A Hopeful Note On Use Of Bacon

Posted: November 30, 1986

Consumers soon may be able to bring home the bacon without worrying about the extra baggage of a potential cancer-causing compound often found in the cooked meat.

The encouraging news on the breakfast front comes as a result of recent action by the U.S. Agriculture Department. Earlier this month, the agency approved the use of a Vitamin E derivative that prevents the formation of nitrosamines, carcinogens that occur in bacon during cooking.

Whether food manufacturers will apply the vitamin-based substance, alpha tocopherol, to the popular breakfast food is unknown right now, but its very availability is a breakthrough that caps a decade of research into combating the cancer-causing agents.

Food scientists have long known that, when heated, sodium nitrite, a chemical used to preserve bacon and other processed meats, has a tendency to combine with other naturally occurring particles to form nitrosamines. Laboratory studies have found that animals fed high doses of nitrosamines developed cancer.

In fact, concern over the presence of nitrosamines in food and its link to cancer led USDA officials, during the late 1970s, to consider banning the use of sodium nitrite altogether.

During this period, research was launched to isolate compounds capable of inhibiting the formation of these carcinogens. The work, which culminated with the recent approval of alpha tocopherol, was conducted by Hoffman-La Roche Inc., with USDA supervision.

The Nutley, N.J., company has made this newest additive available to the food industry, and the substance can now be applied to the surface of the more than 1.5 billion pounds of bacon sold annually in the United States.

Additionally, the company plans further research into other areas where vitamin derivatives can be used to preserve food and inhibit potentially harmful substances.

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CHRISTMAS COOKING DEMONSTRATIONS ARE PART OF A CHADDS FORD TOUR.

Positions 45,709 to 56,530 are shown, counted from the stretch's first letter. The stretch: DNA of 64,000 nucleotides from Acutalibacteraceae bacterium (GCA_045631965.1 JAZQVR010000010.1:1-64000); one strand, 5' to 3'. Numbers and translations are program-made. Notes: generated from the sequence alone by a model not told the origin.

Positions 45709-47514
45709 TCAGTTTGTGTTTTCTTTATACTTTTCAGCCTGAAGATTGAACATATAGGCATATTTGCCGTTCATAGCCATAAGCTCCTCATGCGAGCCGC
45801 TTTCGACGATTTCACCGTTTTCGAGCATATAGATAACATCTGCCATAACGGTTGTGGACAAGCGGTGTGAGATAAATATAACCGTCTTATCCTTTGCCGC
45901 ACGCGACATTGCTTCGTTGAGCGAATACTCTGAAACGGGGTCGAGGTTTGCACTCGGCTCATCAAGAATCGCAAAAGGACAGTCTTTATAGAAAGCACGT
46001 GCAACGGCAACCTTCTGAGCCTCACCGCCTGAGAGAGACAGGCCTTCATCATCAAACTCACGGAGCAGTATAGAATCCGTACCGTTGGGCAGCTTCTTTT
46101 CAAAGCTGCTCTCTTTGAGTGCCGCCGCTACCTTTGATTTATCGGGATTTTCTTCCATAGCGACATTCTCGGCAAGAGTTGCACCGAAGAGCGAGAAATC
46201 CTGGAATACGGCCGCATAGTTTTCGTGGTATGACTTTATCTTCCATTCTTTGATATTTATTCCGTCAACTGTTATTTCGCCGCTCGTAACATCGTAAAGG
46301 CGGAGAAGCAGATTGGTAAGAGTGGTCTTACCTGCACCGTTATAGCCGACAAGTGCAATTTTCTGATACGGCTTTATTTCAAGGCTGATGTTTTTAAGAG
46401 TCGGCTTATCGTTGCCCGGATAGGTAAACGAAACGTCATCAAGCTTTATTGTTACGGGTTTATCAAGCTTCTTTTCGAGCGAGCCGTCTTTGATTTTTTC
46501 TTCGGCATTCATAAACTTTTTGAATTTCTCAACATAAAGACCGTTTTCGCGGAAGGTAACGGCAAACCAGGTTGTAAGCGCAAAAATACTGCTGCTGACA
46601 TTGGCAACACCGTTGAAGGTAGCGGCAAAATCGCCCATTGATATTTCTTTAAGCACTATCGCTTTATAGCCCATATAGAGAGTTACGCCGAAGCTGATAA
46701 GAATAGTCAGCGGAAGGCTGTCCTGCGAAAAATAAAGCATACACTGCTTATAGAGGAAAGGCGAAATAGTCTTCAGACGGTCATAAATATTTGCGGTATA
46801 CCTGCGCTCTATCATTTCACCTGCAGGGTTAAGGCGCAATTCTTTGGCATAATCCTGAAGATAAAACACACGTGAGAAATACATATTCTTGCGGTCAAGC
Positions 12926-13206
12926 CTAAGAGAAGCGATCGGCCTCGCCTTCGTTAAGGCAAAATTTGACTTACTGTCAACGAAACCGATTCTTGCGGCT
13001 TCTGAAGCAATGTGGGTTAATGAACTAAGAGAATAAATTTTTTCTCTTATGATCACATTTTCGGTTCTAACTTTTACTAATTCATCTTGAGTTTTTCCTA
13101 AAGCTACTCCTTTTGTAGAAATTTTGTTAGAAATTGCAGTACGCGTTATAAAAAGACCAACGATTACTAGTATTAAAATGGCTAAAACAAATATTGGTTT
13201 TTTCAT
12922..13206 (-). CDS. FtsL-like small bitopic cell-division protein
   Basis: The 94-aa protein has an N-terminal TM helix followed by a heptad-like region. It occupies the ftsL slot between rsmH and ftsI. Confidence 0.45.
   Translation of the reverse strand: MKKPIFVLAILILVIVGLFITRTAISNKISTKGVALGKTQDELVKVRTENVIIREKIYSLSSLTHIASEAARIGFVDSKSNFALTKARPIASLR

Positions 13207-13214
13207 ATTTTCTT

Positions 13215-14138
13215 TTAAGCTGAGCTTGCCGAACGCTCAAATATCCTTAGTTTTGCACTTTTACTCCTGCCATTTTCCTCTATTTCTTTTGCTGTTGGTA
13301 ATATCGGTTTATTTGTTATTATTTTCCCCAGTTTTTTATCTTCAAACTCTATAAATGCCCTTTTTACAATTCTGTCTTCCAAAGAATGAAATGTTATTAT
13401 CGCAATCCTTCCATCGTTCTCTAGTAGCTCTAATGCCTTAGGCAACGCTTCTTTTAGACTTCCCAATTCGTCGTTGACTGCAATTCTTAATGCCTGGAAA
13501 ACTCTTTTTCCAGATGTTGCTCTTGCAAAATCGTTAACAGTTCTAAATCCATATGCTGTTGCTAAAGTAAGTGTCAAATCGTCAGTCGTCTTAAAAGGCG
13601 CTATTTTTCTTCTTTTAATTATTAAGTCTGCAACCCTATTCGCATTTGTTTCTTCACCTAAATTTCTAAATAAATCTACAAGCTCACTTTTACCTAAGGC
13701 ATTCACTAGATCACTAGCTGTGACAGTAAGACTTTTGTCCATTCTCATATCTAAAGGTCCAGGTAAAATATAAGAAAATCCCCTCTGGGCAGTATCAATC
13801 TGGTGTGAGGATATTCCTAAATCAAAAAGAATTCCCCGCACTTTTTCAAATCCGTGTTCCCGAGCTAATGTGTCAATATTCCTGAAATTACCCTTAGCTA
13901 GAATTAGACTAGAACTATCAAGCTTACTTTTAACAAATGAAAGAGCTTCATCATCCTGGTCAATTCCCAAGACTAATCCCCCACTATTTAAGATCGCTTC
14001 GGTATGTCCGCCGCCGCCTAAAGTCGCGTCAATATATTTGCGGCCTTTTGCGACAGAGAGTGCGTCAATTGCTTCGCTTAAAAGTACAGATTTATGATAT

A variety of Moravian Christmas cakes and love feast buns are among the treats being prepared in the beehive oven at the John Chad House for the Dec. 5 tour of historic sites. Mulled cider will be served around the bonfire at Washington's headquarters. The tour, scheduled from 5:30 to 10 p.m., is sponsored by the Chester County Historical Society, the Chadds Ford Historical Society and Brandywine Battlefield Park. Tickets for four sites are $6 for adults, $3 for children. For more information, call 692-4800.

SEASONAL COOKING CLASSES WILL BE HELD IN WILLOW GROVE.

Bloomingdale's Willow Grove store will conduct the free classes in its housewares department on the third floor. Cake decorating will be the theme for Wednesday's class; Hanukah dishes will be the subject on Dec. 10. Both classes will be held from 11:30 a.m. to 1 p.m. Reservations are not necessary.

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ASPARTAME GETS ANOTHER VOTE OF CONFIDENCE FROM THE GOVERNMENT.

The U.S. Food and Drug Administration has approved the use of the controversial low-calorie sweetener aspartame in four more food and beverage groups, the NutraSweet Co. says. The FDA gave the go-ahead for aspartame,

marketed as NutraSweet, to be used for refrigerated juices in ready-to-drink,

concentrated and frozen packages; ready-to-eat frozen desserts on a stick; breath mints, and ready-to-drink teas in can or concentrated form. Also last week, the FDA rejected a claim from consumer lawyer James S. Turner that aspartame may cause seizures and should be banned from grocery shelves. Turner says he will appeal the agency's ruling through the FDA or the courts.

THE NATIONAL RETAIL BEEF-PRICE AVERAGE INCREASES SLIGHTLY.

According to the monthly survey of supermarket beef prices by the National Cattlemen's Association, the average price of five cuts of beef was $2.40 per pound on Nov. 13, compared with $2.39 in October. November's price was three cents lower than prices for November 1985. The association reported that the

average retail price remained steady because there was little fluctuation in wholesale prices. The average per-pound prices for November were ground beef, $1.29; round steak, $2.37; sirloin steak, $2.91; T-bone steak, $3.87, and chuck roast, $1.57.

CONSUMERS MAY SEE CHANGES IN PROCESSED MEATS.

Consumers could see leaner hot dogs, bologna and other cooked sausage products under a proposal to allow processors to use more water in their recipes, the Agriculture Department said. The proposal would allow processors to increase the amount of added water in cooked sausage products above the current limit of 10 percent. As a result, water would replace fat, thus lowering the fat content. Labels of meats prepared under the proposed rules would have to comply with the department's new labeling policy, which regulates use of the labeling terms "lite," "light," "leaner" and ''lower fat." Comments on the proposal can be sent by Jan. 23 to: USDA, Food Safety and Inspection Service, Regulations Office, Attn: Linda Carey, Hearing Clerk, Room 3168-S, Washington, D.C. 20250.

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